Hekate


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Hekate

(religion, spiritualism, and occult)

Hekate, asteroid 100 (the 100th asteroid to be discovered, on July 11, 1868), is approximately 84 kilometers in diameter and has an orbital period of 5.4 years. Hekate was named after a Greek goddess of the underworld. J. Lee Lehman asserts that people with this asteroid strongly positioned in their natal charts “tend to break down other people’s images of themselves, as well as their own.” Jacob Schwartz gives the astrological significance of Hekate as “the end of the old before the beginning of the new; assertion of the older woman.”

Sources:

Kowal, Charles T. Asteroids: Their Nature and Utilization. Chichester, West Sussex, UK: Ellis Horwood Limited, 1988.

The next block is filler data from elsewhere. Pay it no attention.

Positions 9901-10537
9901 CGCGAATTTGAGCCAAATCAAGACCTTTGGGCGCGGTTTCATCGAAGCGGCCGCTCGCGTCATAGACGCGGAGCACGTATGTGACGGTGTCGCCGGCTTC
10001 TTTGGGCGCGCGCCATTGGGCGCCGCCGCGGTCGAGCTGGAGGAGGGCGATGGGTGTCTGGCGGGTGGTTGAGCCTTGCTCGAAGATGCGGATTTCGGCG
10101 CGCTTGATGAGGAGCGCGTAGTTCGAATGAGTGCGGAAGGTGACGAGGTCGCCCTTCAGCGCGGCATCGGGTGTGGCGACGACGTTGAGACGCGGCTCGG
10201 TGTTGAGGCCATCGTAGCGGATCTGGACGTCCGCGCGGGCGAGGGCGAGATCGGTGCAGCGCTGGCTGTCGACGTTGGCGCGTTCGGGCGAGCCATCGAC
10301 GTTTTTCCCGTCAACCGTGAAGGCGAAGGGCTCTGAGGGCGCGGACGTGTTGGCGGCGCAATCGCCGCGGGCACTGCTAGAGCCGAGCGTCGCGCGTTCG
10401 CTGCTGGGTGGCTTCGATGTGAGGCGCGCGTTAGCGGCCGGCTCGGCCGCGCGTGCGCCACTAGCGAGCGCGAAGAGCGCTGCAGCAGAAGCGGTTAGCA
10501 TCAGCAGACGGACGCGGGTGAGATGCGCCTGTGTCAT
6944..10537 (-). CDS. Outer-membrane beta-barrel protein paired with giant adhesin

Lehman, J. Lee. The Ultimate Asteroid Book. West Chester, PA: Whitford Press, 1988.
Room, Adrian. Dictionary of Astronomical Names. London: Routledge, 1988.
Schwartz, Jacob. Asteroid Name Encyclopedia. St. Paul, MN: Llewellyn Publications, 1995.
References in periodicals archive ?
(47) She is associated with Hekate the witch goddess, with the Furies, with the Gorgons--a terrible, devouring, dominating mother figure.
Depicting Iris as the triple goddess figure incorporating the powers of Aphrodite, Artemis and Hekate and giving her voice and insight through the act of writing, Atwood manages to subvert the myth of self-sacrifice where women are muted objects to be shaped not subjects actively participating in life.
It has also been suggested that the plant was the invention of Hecate (Hekate) who made it from the saliva of Cerberus.
Hekate Soteira: A Study of Hekate's Roles in the Chaldean Oracles and Related Literature.
Hekate is unable to identify Persephone's kidnapper for Demeter, since she did not see the abduction; nevertheless, she heard what happened, and she characterizes the disappearance as a rape--using the same verb, [TEXT NOT REPRODUCIBLE IN ASCII], that the narrator uses earlier (3)--and she acknowledges that Demeter has cause to grieve (55-56).